He said he expected a decision on which way to go by mid-year. However, recent industry speculation was that Boeing would delay announcing an all-new replacement for the B737NG until late next year.

“One thing we know is we are going to continue to make the airplane better,” said Tinseth. “We have looked at re-engining the airplane and we can get just as much improvement as our competition, but we are struggling to make the business case close for the industry, not just for us, but for our customers as well as our suppliers.”

Leahy can’t understand Boeing’s reasoning. “According to Boeing people [airlines] aren’t that interested in re-engined aeroplanes. We have more than 330 orders announced and we are on our way rather rapidly to in excess of over 500 orders,” he said.

The only negative is that airlines want the neo sooner than planned, which is why entry into service has been brought forward six months, he said.

Leahy told the briefing the neo would offer 20% less fuel burn per trip than the B737-800, 15% less fuel burn per seat and 14% less COC (fuel + maintenance costs + landing fees + crew costs) per trip. The neo would also fly 3,670 nautical miles (nm) compared with the B737’s 3010nm.

“The market wants a re-engined A320 and it probably wants the re-engined B737 as well. If you have the capability of a 15% reduction in fuel burn and you don’t do it, that’s how the industry starts getting into trouble,” said Leahy.

The Airbus neo concept is that it should improve today’s aircraft with minimum change and retain maximum commonality with existing types. Because of the new engine – the lead engine is the Pratt & Whitney PW1000G, but the CFM International LEAP-X will also be an option – there will be strengthening of the centre wing box and other parts of the wing, with a new pylon to carry the engine, as well as the sharklets. Cockpit systems will be adapted for the new engines.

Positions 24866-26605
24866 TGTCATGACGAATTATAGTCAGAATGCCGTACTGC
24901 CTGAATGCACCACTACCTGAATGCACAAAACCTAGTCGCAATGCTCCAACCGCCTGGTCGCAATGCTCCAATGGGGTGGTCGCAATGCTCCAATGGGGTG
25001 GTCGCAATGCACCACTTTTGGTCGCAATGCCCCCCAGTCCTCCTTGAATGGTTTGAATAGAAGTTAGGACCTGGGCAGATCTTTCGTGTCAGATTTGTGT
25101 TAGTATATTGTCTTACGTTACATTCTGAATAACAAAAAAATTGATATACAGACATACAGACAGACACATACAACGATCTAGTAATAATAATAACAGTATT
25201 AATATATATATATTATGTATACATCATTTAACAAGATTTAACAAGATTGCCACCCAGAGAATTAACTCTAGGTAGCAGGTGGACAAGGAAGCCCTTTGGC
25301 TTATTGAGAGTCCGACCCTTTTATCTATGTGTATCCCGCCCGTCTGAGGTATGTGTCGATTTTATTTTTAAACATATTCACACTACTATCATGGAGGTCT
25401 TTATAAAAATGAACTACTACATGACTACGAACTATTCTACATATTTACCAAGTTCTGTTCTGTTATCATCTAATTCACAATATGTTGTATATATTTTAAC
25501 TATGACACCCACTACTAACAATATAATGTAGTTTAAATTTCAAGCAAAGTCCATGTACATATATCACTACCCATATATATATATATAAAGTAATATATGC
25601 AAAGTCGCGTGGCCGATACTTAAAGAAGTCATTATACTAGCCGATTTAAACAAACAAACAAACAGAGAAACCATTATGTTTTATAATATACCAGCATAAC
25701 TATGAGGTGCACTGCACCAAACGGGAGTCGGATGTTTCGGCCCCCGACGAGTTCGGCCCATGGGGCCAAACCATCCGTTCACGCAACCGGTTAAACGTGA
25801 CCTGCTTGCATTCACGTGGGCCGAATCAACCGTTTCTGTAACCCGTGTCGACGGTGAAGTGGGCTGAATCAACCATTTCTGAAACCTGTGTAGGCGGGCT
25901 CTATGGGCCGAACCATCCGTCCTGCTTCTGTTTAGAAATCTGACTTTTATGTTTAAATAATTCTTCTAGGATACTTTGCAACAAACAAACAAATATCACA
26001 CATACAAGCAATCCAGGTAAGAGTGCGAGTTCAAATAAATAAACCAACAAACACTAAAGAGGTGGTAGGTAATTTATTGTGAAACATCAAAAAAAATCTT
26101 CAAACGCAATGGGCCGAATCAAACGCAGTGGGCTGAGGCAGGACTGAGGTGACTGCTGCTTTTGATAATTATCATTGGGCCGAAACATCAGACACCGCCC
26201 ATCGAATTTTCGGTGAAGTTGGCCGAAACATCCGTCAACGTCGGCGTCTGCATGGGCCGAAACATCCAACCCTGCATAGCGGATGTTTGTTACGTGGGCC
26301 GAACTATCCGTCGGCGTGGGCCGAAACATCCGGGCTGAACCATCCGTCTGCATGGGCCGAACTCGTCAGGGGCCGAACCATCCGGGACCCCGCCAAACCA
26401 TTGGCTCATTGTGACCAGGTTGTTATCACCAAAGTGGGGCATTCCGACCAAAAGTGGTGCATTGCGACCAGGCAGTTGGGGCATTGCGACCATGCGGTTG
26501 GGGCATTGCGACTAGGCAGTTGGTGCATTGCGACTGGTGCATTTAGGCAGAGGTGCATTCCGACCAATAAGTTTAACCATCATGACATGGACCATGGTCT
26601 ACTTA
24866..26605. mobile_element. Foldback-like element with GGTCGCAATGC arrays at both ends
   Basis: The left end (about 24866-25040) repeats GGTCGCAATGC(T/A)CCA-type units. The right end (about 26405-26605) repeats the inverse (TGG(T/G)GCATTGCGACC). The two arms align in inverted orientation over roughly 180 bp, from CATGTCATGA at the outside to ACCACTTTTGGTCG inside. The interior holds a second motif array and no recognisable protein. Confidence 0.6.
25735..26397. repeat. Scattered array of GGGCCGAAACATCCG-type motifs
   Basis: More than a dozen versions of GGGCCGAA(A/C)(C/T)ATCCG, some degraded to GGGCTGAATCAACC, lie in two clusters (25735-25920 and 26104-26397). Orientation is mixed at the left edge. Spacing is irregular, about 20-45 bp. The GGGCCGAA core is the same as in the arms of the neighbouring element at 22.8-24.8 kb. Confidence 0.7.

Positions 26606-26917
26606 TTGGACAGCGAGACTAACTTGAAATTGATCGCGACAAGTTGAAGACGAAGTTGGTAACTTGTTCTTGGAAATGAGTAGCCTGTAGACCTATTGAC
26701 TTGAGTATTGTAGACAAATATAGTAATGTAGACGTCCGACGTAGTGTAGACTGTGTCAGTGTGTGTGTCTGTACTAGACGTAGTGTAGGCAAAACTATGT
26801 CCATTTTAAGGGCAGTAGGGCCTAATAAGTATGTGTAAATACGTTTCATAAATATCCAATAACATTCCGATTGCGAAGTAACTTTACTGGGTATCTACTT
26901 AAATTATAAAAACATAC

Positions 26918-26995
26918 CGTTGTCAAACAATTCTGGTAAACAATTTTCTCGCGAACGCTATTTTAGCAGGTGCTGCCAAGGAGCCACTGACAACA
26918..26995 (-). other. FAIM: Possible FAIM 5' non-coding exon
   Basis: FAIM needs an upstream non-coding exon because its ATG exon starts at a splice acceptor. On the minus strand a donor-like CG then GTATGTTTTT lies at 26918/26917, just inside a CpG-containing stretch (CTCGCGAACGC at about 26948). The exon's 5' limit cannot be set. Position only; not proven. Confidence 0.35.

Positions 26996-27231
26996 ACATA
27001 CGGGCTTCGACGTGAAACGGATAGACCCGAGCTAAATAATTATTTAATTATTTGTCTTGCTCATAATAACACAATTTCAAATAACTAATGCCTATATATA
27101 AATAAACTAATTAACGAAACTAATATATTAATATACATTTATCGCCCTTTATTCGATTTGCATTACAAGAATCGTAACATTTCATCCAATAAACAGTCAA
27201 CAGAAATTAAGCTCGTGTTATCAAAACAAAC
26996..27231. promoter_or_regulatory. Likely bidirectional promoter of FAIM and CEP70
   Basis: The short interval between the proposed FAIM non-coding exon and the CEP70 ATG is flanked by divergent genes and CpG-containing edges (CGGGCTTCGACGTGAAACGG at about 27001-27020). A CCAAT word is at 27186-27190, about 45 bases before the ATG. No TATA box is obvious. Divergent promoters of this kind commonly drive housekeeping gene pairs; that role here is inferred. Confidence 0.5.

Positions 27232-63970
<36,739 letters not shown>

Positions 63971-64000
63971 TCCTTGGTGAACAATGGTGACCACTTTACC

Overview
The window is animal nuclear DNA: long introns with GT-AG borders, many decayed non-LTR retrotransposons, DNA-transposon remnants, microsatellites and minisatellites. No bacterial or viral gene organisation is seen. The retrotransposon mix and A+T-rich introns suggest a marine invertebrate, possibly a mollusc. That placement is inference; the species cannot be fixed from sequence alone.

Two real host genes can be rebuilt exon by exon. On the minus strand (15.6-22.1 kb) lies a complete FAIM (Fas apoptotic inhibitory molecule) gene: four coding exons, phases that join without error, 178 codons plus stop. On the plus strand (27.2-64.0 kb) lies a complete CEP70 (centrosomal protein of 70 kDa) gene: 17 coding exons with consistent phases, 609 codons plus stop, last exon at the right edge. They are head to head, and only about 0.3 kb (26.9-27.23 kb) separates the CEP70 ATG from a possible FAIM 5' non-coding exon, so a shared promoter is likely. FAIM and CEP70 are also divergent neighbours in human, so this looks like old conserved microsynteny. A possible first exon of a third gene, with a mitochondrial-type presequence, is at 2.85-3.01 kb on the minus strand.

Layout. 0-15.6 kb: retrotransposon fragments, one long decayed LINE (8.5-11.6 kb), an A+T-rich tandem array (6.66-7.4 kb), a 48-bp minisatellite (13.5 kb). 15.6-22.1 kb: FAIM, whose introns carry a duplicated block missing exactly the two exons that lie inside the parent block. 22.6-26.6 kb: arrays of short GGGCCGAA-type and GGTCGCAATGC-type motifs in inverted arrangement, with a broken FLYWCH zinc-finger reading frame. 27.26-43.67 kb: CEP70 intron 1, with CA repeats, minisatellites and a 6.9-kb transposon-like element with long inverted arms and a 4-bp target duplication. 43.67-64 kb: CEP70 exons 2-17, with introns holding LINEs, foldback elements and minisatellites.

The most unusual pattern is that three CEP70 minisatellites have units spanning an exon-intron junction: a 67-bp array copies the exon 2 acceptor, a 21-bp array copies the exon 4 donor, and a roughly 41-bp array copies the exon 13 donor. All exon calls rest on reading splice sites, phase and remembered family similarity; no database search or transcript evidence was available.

There is 95% commonality of airframe spares between the A320 and the A320neo, with 91% commonality in tooling. Engineers will have to undergo only five days training to handle the differences and pilot familiarization training will take only two hours of self-study on a computer.

The sharklets are around 2.5 metres high. As well as increasing payload range and improving take-off performance, they will produce about a 3.5% reduced fuel burn over longer sectors, corresponding to an annual CO² reduction of around 700 tonnes per aircraft.

Leahy pointed out that A320s have logged some 95 million flight hours with 99.7% dispatch reliability. The first A320 built is still flying. It is currently in a hangar in Toulouse where its wings are being strengthened to become part of the sharklets test programme.

Leahy added that contrary to predictions, Airbus only made minor changes to production during the recession. “We are now on the way back to 40 aircraft a month and are studying our ability to go to rate 42 or rate 44. This is not for the neo. This is for today’s aeroplane,” he said.